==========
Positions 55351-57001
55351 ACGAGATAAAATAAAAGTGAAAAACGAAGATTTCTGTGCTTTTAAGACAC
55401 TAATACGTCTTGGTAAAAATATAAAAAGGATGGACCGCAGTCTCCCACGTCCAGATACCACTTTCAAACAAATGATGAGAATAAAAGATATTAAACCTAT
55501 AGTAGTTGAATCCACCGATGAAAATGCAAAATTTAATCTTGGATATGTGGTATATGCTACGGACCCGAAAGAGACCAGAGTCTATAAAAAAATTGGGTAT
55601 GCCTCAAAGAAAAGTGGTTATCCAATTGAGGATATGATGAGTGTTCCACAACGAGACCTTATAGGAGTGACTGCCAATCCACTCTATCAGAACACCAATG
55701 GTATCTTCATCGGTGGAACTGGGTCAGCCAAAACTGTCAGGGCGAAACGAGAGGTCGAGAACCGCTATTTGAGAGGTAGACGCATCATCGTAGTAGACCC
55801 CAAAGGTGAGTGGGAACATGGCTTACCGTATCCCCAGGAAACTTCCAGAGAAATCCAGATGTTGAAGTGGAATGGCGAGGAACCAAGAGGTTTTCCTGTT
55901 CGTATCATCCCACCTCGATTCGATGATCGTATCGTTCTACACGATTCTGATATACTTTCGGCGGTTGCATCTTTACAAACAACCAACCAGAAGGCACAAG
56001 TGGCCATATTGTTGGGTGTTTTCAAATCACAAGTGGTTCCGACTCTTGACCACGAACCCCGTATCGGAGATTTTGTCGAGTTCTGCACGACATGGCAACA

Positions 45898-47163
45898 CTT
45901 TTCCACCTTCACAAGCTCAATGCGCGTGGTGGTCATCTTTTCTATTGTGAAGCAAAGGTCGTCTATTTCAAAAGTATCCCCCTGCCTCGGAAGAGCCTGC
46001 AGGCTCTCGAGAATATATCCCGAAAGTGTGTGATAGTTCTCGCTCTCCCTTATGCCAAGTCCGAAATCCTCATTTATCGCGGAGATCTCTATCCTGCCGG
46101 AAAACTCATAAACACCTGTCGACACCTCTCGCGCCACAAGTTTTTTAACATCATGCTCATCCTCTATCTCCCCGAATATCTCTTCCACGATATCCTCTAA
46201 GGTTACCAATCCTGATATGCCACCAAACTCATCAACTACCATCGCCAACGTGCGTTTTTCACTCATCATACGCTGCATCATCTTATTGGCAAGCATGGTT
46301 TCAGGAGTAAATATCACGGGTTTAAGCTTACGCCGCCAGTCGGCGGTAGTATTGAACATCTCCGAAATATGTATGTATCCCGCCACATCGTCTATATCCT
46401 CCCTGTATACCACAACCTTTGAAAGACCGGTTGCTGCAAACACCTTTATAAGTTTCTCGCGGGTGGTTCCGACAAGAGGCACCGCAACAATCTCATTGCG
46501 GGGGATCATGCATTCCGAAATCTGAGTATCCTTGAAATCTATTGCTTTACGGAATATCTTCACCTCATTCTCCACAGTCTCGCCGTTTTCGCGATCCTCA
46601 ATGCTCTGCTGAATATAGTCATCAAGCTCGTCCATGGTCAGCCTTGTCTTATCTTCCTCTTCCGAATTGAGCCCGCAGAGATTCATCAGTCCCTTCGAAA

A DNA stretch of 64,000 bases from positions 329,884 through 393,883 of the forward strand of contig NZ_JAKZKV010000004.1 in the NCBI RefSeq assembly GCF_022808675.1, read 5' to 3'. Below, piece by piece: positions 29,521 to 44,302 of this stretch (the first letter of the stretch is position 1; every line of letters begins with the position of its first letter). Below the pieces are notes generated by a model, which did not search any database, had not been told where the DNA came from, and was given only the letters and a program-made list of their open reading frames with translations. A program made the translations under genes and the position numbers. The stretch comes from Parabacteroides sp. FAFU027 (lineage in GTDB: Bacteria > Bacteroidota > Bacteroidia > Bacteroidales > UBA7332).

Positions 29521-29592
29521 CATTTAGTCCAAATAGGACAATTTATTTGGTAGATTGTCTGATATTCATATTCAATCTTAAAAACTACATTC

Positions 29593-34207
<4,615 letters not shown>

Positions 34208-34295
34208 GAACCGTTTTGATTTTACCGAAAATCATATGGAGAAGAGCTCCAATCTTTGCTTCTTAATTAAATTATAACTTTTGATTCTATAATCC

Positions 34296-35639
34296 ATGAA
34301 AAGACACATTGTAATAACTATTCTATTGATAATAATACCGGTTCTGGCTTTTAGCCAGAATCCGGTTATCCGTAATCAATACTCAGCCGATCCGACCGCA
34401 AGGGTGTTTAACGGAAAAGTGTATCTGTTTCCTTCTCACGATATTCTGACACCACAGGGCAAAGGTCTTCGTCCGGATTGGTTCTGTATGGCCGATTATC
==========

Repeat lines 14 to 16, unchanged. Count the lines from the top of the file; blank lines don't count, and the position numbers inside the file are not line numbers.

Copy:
46101 AAAACTCATAAACACCTGTCGACACCTCTCGCGCCACAAGTTTTTTAACATCATGCTCATCCTCTATCTCCCCGAATATCTCTTCCACGATATCCTCTAA
46201 GGTTACCAATCCTGATATGCCACCAAACTCATCAACTACCATCGCCAACGTGCGTTTTTCACTCATCATACGCTGCATCATCTTATTGGCAAGCATGGTT
46301 TCAGGAGTAAATATCACGGGTTTAAGCTTACGCCGCCAGTCGGCGGTAGTATTGAACATCTCCGAAATATGTATGTATCCCGCCACATCGTCTATATCCT